Easy to ready settings
Hard to fill
Difficult to maneuver
Weak steam flow
What is the Nori Press travel iron?
The company, which launched in spring 2021, says its Nori Press is the “next generation wrinkle-removing device” that can reduce ironing time from setup to press. It requires no ironing board, has six fabric settings, and has a built-in steam option. At less than 1.5 lbs, the brand says the compact iron is ideal for tossing in a carry-on.
It’s different from a traditional iron in that the fabric is clamped between two aluminum plates. When I first pulled it out of the box, it looked like a larger version of a hair straightener with plates that are similarly shaped to a traditional iron.
Instead of temperature control settings in numerical degrees (like some irons or hair straighteners), its settings simply include polyester, silk, wool, cotton, denim, and linen. The Nori Press can be used with or without steam and removes wrinkles by clamping material between the plates and dragging it over the fabric. This can be done on a clothes hanger or laying flat on a surface such as a dining table. (I found it easier to iron on a flat surface so I wouldn’t have to worry about tugging too hard and pulling the clothing off the hanger.) It can also be used as a garment steamer by filling the small water reservoir located on the handle and turning on the steam mode.
What I like about the Nori Press travel iron
Living in a small New York City apartment, I’ve never owned an ironing board because it takes up precious storage space. And, if I’m being really honest, I despise having to drag one out to freshen up my clothes.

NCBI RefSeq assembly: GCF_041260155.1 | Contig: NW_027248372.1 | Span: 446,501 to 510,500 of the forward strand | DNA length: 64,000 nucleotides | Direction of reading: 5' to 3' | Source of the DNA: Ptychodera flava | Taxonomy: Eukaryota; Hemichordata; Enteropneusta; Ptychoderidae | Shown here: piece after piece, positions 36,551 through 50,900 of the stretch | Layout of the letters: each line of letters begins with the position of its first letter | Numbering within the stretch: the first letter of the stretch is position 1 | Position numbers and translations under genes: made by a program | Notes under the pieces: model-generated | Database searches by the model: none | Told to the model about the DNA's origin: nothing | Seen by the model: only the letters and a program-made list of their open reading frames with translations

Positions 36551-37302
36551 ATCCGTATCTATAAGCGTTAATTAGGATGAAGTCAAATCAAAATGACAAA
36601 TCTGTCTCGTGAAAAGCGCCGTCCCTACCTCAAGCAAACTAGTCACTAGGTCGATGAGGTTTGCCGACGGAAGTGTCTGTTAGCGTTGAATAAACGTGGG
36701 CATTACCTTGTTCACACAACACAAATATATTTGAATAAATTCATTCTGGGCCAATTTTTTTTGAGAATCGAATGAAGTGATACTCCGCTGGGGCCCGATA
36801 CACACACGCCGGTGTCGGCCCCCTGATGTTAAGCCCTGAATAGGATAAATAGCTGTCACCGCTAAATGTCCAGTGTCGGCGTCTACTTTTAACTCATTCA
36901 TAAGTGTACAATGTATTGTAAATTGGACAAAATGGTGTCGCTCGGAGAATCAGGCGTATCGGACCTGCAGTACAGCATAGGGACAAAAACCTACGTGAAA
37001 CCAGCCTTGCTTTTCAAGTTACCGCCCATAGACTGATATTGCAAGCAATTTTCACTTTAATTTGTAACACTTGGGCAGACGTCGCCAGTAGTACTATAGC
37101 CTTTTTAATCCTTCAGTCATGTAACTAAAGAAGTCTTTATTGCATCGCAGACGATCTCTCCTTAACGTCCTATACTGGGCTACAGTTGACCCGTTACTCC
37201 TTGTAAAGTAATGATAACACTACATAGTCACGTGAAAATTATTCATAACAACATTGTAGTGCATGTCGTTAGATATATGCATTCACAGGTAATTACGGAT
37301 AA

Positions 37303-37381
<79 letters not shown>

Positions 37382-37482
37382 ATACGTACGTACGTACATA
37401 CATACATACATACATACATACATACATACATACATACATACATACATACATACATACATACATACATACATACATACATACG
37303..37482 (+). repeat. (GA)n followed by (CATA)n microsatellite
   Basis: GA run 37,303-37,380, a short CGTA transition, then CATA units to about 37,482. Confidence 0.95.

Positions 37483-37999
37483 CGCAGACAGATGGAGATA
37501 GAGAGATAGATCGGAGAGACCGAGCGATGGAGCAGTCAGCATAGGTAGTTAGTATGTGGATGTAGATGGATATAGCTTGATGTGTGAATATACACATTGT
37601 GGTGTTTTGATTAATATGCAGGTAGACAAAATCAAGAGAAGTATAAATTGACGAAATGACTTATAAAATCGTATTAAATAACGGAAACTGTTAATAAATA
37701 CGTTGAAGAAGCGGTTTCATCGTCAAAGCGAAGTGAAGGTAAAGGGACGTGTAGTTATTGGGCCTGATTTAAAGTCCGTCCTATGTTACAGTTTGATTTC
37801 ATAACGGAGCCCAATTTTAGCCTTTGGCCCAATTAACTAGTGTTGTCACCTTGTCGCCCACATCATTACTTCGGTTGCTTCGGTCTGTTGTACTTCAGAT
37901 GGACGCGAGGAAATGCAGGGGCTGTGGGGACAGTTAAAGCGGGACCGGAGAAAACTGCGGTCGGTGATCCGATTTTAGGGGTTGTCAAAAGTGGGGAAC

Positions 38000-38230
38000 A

The Nori Press eliminates both of these hassles. At 14 inches long, it’s fairly flat, lightweight, and can be held with one hand. It was easy to take out and put away, and this convenience encouraged me to iron more than I normally would.
When I tested it on various items like a button-up shirt, skirt, and drapes, it worked best on flat fabric that doesn’t have details such as pleats or buttons. With a few swipes, I was able to easily get rid of wrinkles.
Normally, I use a garment steamer, though it doesn’t always get rid of deep-set wrinkles. But when I used the Nori’s steam feature while pressing, I found that it was much better than my garment steamer at getting rid of even the deepest wrinkles. I should note: A traditional steam iron and ironing board would do the same job as well.
Its fabric-specific settings are designed with the most common materials in mind, making it easy to determine what will best fit your needs. It takes the guesswork out of picking the proper temperature if you’re working with one of those materials. In case you forget to turn off or unplug the Nori, it has an auto shut-off feature that kicks in after 10 minutes.
What I don’t like about the Nori Press travel iron
The Nori’s limited temperature settings are great until you encounter a fabric that’s a blend of fibers or not on the Nori fabric list, such as rayon. Unfortunately, some Googling and guesswork may be required to figure out which of the six settings to choose. Nori does not have any recommendations on its website for this situation.